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Law Notes European Law Notes

National Remedies For Breach Notes

Updated National Remedies For Breach Notes

European Law Notes

European Law

Approximately 1161 pages

European Law notes fully updated for recent exams at Oxford and Cambridge. These notes cover all the LLB EU law cases and so are perfect for anyone doing an LLB in the UK or a great supplement for those doing LLBs abroad, whether that be in Ireland, Hong Kong or Malaysia (University of London).

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The Commission may bring a breach of EU law by an MS before the ECJ and the Commission has some powers to investigate breaches by private parties (e.g. competition rules). National courts are empowered by direct effect and supremacy to become EU courts engaged in policing EU law.

Dougan narrative: suggests a ‘core’ narrative of the ECJ’s jurisprudence: (i) early period (until mid 80s) —characterised by an emphasis on national procedural autonomy; (ii) middle period (until 1993) —the most ambitious, interventionist, period; (iii) late period (from 1993) —ECJ seems to encounter a crisis of confidence, backing down from its interventionist stance.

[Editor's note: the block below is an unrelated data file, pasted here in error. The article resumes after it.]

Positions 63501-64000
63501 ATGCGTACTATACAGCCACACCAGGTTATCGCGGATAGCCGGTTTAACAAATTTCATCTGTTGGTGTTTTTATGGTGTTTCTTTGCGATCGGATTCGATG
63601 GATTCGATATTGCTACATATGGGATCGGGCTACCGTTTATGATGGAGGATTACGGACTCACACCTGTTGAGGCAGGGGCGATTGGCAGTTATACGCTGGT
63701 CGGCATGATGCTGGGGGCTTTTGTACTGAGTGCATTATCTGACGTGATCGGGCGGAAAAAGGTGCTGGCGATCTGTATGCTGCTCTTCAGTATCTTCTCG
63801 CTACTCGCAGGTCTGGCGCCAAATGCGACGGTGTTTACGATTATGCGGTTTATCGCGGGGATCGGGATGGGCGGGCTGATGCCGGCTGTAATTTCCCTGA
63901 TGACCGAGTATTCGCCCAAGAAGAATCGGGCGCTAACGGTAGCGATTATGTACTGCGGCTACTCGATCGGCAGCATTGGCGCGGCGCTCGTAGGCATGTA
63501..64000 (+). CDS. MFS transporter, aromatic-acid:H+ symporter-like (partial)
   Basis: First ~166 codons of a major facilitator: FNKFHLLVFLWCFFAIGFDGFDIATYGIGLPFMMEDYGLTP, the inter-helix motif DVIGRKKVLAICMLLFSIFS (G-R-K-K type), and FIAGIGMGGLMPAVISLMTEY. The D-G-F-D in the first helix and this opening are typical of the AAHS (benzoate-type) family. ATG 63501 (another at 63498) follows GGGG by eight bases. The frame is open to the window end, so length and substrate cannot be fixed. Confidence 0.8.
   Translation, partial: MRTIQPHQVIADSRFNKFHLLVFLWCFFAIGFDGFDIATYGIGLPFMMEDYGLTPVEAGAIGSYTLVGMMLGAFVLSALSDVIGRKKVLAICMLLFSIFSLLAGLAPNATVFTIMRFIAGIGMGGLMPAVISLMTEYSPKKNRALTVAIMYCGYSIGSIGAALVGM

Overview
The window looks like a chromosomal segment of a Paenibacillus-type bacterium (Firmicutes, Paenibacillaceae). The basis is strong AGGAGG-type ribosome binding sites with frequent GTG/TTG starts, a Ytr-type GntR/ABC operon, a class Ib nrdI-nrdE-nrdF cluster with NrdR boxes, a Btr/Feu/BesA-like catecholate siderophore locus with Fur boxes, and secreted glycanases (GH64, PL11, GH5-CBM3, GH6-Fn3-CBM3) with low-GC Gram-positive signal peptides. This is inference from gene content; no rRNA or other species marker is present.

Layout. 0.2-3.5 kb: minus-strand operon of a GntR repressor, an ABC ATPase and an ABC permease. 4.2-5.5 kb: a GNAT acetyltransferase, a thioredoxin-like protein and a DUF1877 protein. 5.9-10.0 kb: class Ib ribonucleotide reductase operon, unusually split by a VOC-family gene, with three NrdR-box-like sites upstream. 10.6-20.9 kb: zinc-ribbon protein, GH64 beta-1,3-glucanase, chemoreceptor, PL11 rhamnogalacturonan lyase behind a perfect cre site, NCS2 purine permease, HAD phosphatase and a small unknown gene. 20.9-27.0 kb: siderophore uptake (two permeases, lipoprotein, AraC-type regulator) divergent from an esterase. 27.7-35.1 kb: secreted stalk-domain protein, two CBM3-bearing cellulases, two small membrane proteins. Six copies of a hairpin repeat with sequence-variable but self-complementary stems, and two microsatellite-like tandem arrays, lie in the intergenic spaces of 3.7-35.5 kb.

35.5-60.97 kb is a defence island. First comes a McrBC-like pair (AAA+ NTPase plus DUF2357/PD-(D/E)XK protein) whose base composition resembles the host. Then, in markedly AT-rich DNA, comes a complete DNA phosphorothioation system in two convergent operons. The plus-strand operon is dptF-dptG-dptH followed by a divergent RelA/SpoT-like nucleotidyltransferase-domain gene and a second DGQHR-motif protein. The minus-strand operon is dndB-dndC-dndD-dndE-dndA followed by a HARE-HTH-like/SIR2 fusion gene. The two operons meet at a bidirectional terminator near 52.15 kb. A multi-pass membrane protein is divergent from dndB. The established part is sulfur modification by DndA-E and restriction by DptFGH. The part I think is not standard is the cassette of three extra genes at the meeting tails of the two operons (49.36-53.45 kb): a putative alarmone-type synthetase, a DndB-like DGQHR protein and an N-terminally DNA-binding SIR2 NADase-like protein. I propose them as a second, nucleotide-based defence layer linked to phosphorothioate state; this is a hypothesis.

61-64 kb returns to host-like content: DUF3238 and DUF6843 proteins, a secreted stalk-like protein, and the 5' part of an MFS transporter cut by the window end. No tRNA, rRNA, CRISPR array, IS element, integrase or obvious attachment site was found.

Starting point: where no relevant EU law exists, national law determines procedure and remedies, subject to the principles of effectiveness and equivalence.

  • Rewe [1976]: C claimed a refund for import duties paid to Germany in violation of the Treaty, but was time-barred under national law. ECJ: the reasonable time bar did not violate EU law.

  • Principle of national procedural autonomy based on Art. 4(3) (sincere cooperation); in absence of EU rules, it is for the domestic legal system … to determine the procedural conditions governing actions at law intended to protect EU law rights of individuals.

  • Principle of equivalence: national remedies / procedures for breach of EU law cannot, however, “be less favourable than those relating to similar actions of a domestic nature”

  • Principle of effectiveness: national remedies must not make it “impossible in practice to exercise the [EU] law rights which the national courts are obliged to protect.”